“In the end there is not a happy life, but a successful period if you act.” There’s a lot of great advice on the art of true adventure in this short video. Video: Legendary Mountaineer Reinhold Messner’s Advice to the Next Generation.
The day finally arrived with little fanfare besides a quick drum roll on the desk of our financial officer before she put the last signature on my check-out list. I’m officially a returned volunteer, technically. My flight won’t leave until April, so I have about a month to pack and say goodbye to everyone.
Luck was on my side and I found an apartment in Denver with a fellow RPCV who served in Paraguay. She’s sure to be familiar with some of my challenges with reintegration, e.g.: Spanglish, my use of confusing Ecuadorian hand gestures to communicate, inability to choose one of the fifty varieties of ________ at the store, or over informing her about where I’m going and when I’ll be back. I feel very fortunate to have landed back in the state that I love, sooner than I thought I would.
So, four short weeks of goodbyes and packing until my feet hit the ground in the U.S. I can’t wait to give some long overdue hugs to the people I love.
Last Friday, I finally returned to Cotopaxi accompanied by a talented guide named Jamie. It was beautiful from start to finish. It snowed, but there was no wind. The moon was bright so I could see some sights while we climbed. It was a nine-hour round trip starting at 12AM. These are a few photos of the climb.
Somehow, I find myself seeing the light at the end of the tunnel/staring down the barrel of the close of my Peace Corps service. This implys poking and prodding of my body by the medical team to determine my fitness for release back into the wild, and a cacophony of paperwork requiring signatures from every Tom, Dick, and Maria in the Quito central office, a mere twelve-hour bus ride from my site. All this after climbing Aconcagua- the most intense three weeks, ever; maybe setting a world record, I fell into and back out of love in less than a month. Oxygen deprivation is a very funny thing.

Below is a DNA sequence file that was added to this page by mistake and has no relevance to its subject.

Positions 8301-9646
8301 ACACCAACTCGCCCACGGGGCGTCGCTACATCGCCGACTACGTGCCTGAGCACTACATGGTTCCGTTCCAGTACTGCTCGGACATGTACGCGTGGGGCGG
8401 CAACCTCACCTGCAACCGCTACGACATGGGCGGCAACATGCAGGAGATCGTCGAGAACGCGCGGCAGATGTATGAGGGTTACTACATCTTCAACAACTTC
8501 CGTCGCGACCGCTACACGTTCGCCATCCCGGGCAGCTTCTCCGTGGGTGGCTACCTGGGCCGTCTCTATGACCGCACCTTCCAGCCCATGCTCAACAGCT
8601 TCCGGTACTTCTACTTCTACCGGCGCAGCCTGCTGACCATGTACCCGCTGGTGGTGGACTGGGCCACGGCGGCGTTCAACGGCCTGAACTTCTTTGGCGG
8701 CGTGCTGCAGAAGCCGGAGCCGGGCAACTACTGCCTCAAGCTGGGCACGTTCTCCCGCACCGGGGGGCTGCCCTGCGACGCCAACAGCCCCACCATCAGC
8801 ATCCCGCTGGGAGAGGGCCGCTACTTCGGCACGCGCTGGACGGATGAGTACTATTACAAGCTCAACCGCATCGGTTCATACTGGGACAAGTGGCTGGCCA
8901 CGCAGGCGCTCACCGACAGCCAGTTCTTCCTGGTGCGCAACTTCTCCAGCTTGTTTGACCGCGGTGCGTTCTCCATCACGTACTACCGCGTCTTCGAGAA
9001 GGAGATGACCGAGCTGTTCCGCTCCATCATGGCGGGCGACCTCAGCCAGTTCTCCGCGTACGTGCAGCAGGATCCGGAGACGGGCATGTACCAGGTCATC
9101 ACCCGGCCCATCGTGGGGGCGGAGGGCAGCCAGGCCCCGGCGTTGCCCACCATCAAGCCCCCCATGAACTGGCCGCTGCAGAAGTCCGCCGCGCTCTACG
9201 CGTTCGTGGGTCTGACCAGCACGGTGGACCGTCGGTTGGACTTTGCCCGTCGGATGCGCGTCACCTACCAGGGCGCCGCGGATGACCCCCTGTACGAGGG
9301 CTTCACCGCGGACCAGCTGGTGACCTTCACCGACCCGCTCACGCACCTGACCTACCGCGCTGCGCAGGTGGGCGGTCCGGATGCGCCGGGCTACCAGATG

After two birthdays in Ecuador, I’d imagined I would compile a somewhat eloquent summary of lessons learned and wisdom acquired, though I was misguided. If anything, now my work and wisdom fall more proportionately on the scale of meaning, a very large scale with more work to be done and more wisdom to be acquired. It seems appropriate to relate this sentiment to mountain climbing.
At 2AM on our last night in Mendoza, two British gents and I sat at a table in an empty plaza drinking copious amounts of Los Andes Beer. Strangers at the beginning of this trek, we sat as friends eking out the last moments of this incredible time we’d shared, knowing that in all likelihood we wouldn’t cross paths again…Apparently, New Zealand and the UK are the ends of the Earth. We considered the challenge of describing the experience to others when we got home. A photo may depict the view from the summit, but it won’t communicate how I redefined my physical and mental limits, and, ultimately, failed to find them, or the summit. The value of my time as a PCV is similarly challenging to summarize, even to myself.